By Amy Shojai
People who love cats know they love us back. When I walk in the door, Seren runs meowing to greet me and twines around my ankles until I “make” her a lap. When she gets what she’s after, she shows how she feels with her purrs. Because cats reserve meows for their humans, and purr to show they mean no threat, I understand the cat language for love.
Other cat behaviors can throw savvy cat folks for a loop, even though they’re declarations of feline devotion. Some of these weird and wacky love notes offend us. And when you spurn kitty love that could do more than offend the cat. So there are no misunderstandings, it’s important to learn just what kitty means by her sometimes-wacky behavior.
8 Unexpected Loving Cat Gestures
More accurately called bunting behavior, cats become obnoxious when they insist on cheek rubbing and head bumping nonstop. That could trip you on the stairs, hurt your eyes or mess up makeup. Seren’s first six months with us was spent with pink lipstick on her forehead from head bonking my mouth. I couldn’t bring myself to stop her, because the behavior declares love two ways:
- it puts the cat’s eyes in a vulnerable position and so shows extreme trust.
- it leaves behind the cat’s signature scent, telling the world you belong to them.
Cats lick themselves and others not just to groom, but also to share self-scent. This kitty cologne spreads on you with licking, and cats only target loved ones with this attention. They may also nibble or groom your hair or suckle your clothing. Take it as a compliment and expression of undying kitty affection.
Spraying urine also spreads self-scent and marks the pee-mail target as owned by the cat. So if your cat baptizes your belongings, it should be considered a declaration of love, however onerous it may be. Remember, when cats feel unloved and insecure their anxiety makes them redouble their efforts at buying attention in this “backhanded” way.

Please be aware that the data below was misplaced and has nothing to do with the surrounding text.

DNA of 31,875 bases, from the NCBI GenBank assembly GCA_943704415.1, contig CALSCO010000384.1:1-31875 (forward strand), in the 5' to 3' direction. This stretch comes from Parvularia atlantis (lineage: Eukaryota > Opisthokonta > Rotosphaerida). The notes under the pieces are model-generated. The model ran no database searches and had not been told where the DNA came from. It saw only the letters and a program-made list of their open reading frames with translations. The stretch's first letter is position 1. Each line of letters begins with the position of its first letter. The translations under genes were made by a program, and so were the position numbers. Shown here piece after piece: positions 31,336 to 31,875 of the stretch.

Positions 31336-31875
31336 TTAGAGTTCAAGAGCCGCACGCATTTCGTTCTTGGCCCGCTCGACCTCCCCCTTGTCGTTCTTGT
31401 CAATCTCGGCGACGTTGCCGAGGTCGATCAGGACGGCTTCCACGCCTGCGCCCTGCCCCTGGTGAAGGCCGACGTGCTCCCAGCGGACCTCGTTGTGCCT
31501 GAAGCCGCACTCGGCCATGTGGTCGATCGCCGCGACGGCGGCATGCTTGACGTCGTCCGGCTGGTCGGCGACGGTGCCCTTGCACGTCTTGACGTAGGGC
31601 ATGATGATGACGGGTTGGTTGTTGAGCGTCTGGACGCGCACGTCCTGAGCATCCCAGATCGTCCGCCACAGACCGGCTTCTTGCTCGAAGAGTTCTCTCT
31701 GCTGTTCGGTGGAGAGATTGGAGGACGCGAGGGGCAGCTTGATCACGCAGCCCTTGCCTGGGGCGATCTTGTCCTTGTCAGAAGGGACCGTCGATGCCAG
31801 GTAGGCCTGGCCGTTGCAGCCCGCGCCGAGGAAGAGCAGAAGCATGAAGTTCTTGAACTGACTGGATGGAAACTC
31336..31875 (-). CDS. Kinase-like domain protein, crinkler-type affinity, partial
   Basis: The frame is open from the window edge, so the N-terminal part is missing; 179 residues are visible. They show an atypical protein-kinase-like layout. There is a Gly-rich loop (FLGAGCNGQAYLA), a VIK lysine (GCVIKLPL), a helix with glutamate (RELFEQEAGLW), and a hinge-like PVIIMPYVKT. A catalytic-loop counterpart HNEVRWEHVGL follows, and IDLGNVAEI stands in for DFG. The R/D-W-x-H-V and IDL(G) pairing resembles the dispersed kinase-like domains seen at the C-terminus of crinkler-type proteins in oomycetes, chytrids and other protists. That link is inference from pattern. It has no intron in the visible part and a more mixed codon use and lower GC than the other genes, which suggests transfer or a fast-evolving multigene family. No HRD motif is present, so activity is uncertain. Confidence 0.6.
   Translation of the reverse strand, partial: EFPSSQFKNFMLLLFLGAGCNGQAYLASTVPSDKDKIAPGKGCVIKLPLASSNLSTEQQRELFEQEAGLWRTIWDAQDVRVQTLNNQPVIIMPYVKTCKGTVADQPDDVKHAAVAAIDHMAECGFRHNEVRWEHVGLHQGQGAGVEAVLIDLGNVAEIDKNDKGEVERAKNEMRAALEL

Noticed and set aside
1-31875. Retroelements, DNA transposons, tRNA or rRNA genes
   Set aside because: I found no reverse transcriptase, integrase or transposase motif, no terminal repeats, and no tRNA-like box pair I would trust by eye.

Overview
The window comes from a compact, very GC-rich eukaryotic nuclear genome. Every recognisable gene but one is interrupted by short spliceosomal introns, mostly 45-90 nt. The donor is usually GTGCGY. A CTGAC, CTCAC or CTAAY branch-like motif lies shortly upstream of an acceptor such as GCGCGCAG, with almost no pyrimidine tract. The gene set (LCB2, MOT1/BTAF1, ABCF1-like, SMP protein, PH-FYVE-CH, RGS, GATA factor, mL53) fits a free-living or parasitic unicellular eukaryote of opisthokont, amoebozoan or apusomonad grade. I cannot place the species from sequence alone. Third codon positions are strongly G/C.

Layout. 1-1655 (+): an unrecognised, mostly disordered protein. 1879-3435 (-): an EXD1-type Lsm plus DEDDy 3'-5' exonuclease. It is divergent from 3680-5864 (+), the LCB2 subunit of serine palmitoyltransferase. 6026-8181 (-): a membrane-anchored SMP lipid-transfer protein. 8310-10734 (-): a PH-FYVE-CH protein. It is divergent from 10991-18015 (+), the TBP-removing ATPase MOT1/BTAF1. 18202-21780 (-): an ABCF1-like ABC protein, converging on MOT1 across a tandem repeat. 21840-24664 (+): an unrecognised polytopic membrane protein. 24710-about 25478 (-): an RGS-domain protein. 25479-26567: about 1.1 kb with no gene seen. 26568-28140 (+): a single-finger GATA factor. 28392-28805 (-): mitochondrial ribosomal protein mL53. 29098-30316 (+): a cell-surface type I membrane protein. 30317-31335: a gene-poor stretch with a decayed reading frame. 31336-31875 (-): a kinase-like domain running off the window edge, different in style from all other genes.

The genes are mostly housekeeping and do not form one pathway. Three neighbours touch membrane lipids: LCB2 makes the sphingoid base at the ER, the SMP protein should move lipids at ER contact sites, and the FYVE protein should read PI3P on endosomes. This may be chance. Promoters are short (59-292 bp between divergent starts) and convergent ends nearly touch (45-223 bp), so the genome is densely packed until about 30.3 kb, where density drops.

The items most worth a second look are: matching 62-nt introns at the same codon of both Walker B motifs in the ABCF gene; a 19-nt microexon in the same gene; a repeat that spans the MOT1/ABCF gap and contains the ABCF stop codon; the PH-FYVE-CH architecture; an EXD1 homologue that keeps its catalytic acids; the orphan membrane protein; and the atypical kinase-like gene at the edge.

Seren runs across the room, throws herself onto the carpet and rolls back and forth calling for attention. My husband calls this “flipping” behavior. Some cats throw themselves at your feet, nearly tripping you with their antics. Dog people might misunderstand it to be an invitation to rub the cat’s tummy, and could get bitten. Flipping is a solicitation for attention, but not tummy rubs (although a few cats do like that). Presenting the tummy serves as a loving greeting because it places cats in a vulnerable position. It’s usually only offered to individuals the cat trusts.
Yes, cats are all about kitty cologne and marking territory, and cat scratches do both. The places where your cat claws are important feline real estate with a strong association to you—like the mattress on the side of the bed where you sleep. Cats also scratch more when stressed, so yelling about scratching probably will increase the behavior when kitty wants to deflect your angst with even more of this loving gesture.
Kneading behaviors—pawing soft surfaces like your lap—are a holdover from when your cat nursed and kneaded against mom-cat’s breasts to release the milk. The association to comfort, safety, a meal and – yes, love—are an obvious cat expression of affection.
A slow “eye blink” from a cat is a sign of trust and affection. It’s known in cat-centric circles as a “cat kiss.” So the next time your cat offers a slow blink, return the favor and “eye kiss” back.
Butt-sniffing is the feline equivalent to a human handshake, and used as a polite greeting between cats. When he truly loves you, your feline friend treats you like another cat when he jumps onto your lap, and presents kitty assets for an up close and personal look. Cats know we’re not cats, though, so I suspect this behavior is more of a courteous gesture than expectation you’ll actually sniff. Don’t feel compelled to accept the invitation–and for heaven’s sake don’t return the favor.
Hey, September is Happy Cat Month! Be on the lookout for ways your furry friend shows appreciation, and make sure you scratch that spot just behind her ears. Yeah. That’s the one. She loves that.
What’s a weird and wacky way your feline friend shows you love?
Amy Shojai is a certified animal behavior consultant and the award-winning author of 24 best selling pet books.Amy has been featured as an expert in hundreds of print venues including The New York Times, Reader’s Digest, and Family Circle, as well as national radio and television networks such as CNN, Animal Planet’s DOGS 101 and CATS 101.She’s been a consultant to the pet products industry and brings her unique pet-centric viewpoint to public appearances, writer conferences keynotes/seminars and thriller fiction (which includes “pet viewpoint”).